On to the hot foods. Ehhh. . . nothing grabbed my attention. I almost grabbed a hot pizza for dinner, but scratched my head at the pizza by the pound sign. I found that concept a bit silly.

    Finally the bakery. I had to try something! I grabbed a local made chocolate chip cookie sandwich. It was basically two cookies with vanilla buttercream in the middle. Not my ideal choice for dessert, but when I am testing a new bakery I have to base lines I use. Chocolate Chip Cookie and buttercream. Out in my car, I could not gag this cookie down. Two bites and it went in the trash. The filling was very very odd. The butter flavor was . . . indescribable but did not taste like real buttercream at all. Almost took on movie ‘popcorn butter’ flavor. I know that Whole Foods has standards on vendors ingredients . . so I am puzzled at exactly what this filling was. I assume it had to be natural . .even though it tasted rancid.

    Will I go back? (That’s a question for me, not Daniel lol). Yes. The meat section looked promising and I would like another peek. I only buy organic fruit and they had a great selection that looked fresh. I will be back for that (Price Chopper has been failing on the organic front – rotten moldy fruit)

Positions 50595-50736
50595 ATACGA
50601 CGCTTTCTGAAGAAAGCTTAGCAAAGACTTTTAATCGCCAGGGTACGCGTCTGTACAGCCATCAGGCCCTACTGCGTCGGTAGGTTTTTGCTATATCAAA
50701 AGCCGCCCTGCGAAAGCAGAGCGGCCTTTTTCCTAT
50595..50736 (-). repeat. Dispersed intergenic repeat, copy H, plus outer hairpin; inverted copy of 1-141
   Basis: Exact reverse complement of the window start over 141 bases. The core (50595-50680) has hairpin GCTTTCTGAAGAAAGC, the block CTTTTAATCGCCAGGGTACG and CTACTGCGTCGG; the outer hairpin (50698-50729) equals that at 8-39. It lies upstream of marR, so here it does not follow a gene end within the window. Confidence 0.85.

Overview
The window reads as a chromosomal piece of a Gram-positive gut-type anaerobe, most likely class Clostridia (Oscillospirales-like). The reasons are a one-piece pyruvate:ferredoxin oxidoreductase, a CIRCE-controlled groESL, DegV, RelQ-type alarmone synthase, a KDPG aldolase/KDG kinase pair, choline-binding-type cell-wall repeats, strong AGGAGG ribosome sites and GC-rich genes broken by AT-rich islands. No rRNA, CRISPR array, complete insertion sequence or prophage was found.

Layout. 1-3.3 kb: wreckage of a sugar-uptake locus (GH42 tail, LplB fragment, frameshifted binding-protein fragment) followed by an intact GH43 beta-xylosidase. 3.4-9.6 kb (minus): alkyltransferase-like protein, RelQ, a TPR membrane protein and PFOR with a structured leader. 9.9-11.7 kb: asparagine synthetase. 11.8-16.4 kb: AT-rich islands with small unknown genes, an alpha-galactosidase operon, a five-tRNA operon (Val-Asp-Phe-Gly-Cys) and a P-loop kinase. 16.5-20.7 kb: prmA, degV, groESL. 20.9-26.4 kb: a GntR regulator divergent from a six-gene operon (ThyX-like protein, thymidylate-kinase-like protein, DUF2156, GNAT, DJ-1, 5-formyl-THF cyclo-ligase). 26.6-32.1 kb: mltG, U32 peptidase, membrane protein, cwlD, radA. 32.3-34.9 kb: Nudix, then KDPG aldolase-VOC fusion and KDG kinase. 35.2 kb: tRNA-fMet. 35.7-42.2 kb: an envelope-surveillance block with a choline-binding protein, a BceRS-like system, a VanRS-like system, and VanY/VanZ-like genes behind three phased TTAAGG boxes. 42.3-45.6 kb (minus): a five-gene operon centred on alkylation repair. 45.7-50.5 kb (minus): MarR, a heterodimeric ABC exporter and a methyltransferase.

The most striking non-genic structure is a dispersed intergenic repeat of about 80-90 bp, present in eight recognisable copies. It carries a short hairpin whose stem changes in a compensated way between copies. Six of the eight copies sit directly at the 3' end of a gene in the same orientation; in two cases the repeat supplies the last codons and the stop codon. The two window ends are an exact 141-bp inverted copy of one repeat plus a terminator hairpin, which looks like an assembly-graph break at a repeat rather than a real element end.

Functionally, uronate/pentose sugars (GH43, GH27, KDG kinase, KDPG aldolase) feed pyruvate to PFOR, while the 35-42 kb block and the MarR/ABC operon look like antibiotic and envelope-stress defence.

Lastly – why did I sniff the cheese? (Again, a question for me not Daniel). Because I have been ZOINKED too many times in the past. A few years ago, Price Chopper upped it’s cheese counters bringing on many more varieties of imported cheeses. This excited me. Many of these cheeses run about $19 to $35/pound. And I don’t mind paying for good cheese. But at that price – WRAP IT CORRECTLY. Price chopper often uses every day plastic wrap and the chemical plastic flavor bleeds deep into the cheese. Cutting off all the sides of the cheese is not good enough. The cheese is skunked and I can’t eat it. And at $30/pound that’s a crime. Please, take care of your cheese (Props to Cheese Traveler for always caring properly for wrapped cheese).